Mourad, M.; Häberle, J.; Whitehead, M.; Stricker, T.; Gropman, A.L. Brain Biomarkers of Long-Term Outcome of Neonatal Onset Urea Cycle Disorder. Int. J. Neonatal Screen.2016, 2, 10.
Mourad, M.; Häberle, J.; Whitehead, M.; Stricker, T.; Gropman, A.L. Brain Biomarkers of Long-Term Outcome of Neonatal Onset Urea Cycle Disorder. Int. J. Neonatal Screen. 2016, 2, 10.
Urea cycle disorders (UCDs) are common inborn errors of metabolism, with an incidence of one in 30,000 births. They are caused by deficiencies in any of six enzymes and two carrier proteins, the most common being Ornithine Transcarbamylase Deficiency (OTCD). OTCD results in impairment to excrete nitrogen, causing toxic buildup of ammonia with resultant encephalopathy. Hyperammonemia (HA) induces the conversion of glutamate to glutamine in the brain. Excess glutamine in the brain causes osmotic changes cerebral edema, changes in astrocyte morphology, and cell death. Acute symptoms of HA include vomiting, hyperventilation, seizures, and irritability. Long-term neurological changes include deficits in working memory and executive function. To date, there are no predictors of prognosis of infants with neonatal onset OTCD outside of plasma ammonia level at presentation and duration of hyperammonemic coma. We provide a comprehensive analysis of a 16-year-old male with neonatal onset of OTCD as an example of how brain biomarkers may be useful to monitor disease course and outcome. This male presented at 8 days post natal with plasma ammonia and glutamine of 677 and 4024 micromol/L and had a missense mutation in Exon 4 (p.R129H). Treatment included protein restriction, sodium benzoate, and citrulline, arginine, and iron. He suffered recurrent acute hyperammonemic episodes despite compliance, triggered by infections or catabolic stressors. We discuss the long-term effects of the hyperammonemic episodes by following MRI based disease biomarkers.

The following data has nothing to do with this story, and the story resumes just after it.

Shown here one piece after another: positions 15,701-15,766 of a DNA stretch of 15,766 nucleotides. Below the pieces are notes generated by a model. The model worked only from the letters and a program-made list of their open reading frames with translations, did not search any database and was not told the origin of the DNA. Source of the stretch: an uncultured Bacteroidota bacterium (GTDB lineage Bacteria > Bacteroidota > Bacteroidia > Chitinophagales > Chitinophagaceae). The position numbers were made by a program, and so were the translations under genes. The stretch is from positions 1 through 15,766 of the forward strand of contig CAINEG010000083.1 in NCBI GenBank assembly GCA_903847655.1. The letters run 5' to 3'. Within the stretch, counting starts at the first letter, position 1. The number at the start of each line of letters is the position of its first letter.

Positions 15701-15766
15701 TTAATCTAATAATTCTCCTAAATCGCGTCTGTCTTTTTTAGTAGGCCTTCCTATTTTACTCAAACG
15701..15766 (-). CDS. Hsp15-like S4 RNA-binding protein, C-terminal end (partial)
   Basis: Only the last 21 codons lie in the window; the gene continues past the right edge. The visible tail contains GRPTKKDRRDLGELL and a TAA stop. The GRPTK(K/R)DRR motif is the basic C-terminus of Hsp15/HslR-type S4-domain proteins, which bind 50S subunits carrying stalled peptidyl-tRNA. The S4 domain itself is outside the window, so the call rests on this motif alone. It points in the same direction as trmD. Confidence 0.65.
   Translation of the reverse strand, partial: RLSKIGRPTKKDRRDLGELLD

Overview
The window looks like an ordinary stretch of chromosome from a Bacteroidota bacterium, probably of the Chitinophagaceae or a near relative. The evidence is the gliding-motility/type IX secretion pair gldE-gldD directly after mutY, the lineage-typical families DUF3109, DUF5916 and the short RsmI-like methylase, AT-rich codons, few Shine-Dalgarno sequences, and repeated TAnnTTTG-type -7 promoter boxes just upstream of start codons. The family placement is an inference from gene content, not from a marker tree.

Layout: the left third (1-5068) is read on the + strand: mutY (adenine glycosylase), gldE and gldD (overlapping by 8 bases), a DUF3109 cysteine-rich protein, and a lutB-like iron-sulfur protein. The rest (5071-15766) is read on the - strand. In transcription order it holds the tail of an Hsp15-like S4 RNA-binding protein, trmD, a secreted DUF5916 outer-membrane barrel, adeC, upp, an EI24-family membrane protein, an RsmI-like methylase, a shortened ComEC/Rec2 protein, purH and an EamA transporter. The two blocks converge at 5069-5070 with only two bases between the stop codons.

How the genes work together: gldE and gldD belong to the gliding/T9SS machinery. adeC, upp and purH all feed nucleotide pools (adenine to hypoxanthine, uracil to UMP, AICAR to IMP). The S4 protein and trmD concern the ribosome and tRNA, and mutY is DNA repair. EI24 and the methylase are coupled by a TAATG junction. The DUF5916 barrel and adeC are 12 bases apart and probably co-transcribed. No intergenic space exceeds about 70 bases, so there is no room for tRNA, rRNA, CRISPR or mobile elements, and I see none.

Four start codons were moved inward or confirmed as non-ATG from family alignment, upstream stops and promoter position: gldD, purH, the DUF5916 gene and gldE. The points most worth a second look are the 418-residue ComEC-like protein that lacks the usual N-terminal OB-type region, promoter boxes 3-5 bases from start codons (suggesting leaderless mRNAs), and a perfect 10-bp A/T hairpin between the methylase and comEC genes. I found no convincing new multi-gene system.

urea cycle disorder; ornithine transcarbamylase deficiency; magnetic resonance imaging; magnetic resonance spectroscopy
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